streak present. removal the needle Avoid multiple insertion Application of warm compress Continuously monitor the patient. streak present.Causes: Injury during Venipuncture Prolonged use of the same IV site irritating. hard. erythema and/or edema. purulentdrainage Common Medication that can cause Phlebitis Phenytoin Diazepam Erythromycin Tetracycline Vancomycin Amphothericin B 40 mEq/L or more doses of KCL Nursing Interventions Upon assessment of phlebitis. palpable cord > 1 inch. erythema and/or edema. cord like and warm to touch Red line above the site Signs of infection Phlebitis Rating 0 = No symptoms 1 = Erythema at site with or without pain 2 = pain at site. erythema and/or edema. no streak.vital signs ./incompatible IV additives Use of vein that is too small for the flow rate Use of needle size too large for the vein size Signs & Symptoms Pain Vein that is sore. no palpable cord 3 = pain at site. palpable cord 4 = pain at site.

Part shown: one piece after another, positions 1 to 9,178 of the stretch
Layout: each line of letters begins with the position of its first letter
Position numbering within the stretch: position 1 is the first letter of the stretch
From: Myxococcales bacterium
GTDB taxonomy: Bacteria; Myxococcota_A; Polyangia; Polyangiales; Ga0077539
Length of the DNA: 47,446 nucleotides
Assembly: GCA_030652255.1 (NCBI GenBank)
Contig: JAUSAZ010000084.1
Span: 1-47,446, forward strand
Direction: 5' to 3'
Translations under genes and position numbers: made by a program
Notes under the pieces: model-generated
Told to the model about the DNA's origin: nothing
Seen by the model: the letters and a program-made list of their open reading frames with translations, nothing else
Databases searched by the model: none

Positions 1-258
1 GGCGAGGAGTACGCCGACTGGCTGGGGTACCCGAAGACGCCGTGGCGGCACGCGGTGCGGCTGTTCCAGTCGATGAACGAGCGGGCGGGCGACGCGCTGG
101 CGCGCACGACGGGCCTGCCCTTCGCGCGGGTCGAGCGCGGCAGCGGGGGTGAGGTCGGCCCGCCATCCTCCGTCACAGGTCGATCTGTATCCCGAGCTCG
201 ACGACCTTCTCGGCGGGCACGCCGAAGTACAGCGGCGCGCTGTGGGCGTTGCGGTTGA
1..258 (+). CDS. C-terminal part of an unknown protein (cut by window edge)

or when IV lines associated with the catheter are disconnected. Circulatory and cardiac abnormalities are caused by full or partial obstruction of the pulmonary artery. with possible progression to pulmonary hypertension and right-sided heart failure. and rapid loss of consciousness.PULMONARY EMBOLISM It associated with venous access devices is usually the result of a thrombus that has become detached from the wall of the vein. cardiac catheterization may be required to remove the embolus. AIR EMBOLISM Occurs most frequently with the use of central venous access devices. during manipulation of the catheter or catheter site when the device is removed. Administer oxygen Notify the doctor Document the patient's condition and your interventions. Occur with the insertion of an IV catheter. If this happens. It is carried by the venous circulation to the right side of the heart and then into the pulmonary artery. The catheter tip then becomes a free-floating embolus. The tip of the needle used during the placement of the catheter can shear off the tip of the catheter. CATHETER EMBOLISM This can occur during the insertion of a catheter if appropriate placement techniques are not strictly adhered to. Respiratory distress Unequal breath sounds Weak pulse Causes Empty solution container Solution container empties. This can occur with both over-the-needle and through-the-needle catheters. hypotension. . increased venous pressures. next container pushes air down line Tubing disconnected from venous access device or I.V bag Nursing Interventions Discontinue the infusion Place the patient in Trendelenburg position on his left side to allow air to enter the right atrium and disperse through the pulmonary artery. Signs & Symptoms Sudden vascular collapse with the hallmark symptoms of cyanosis.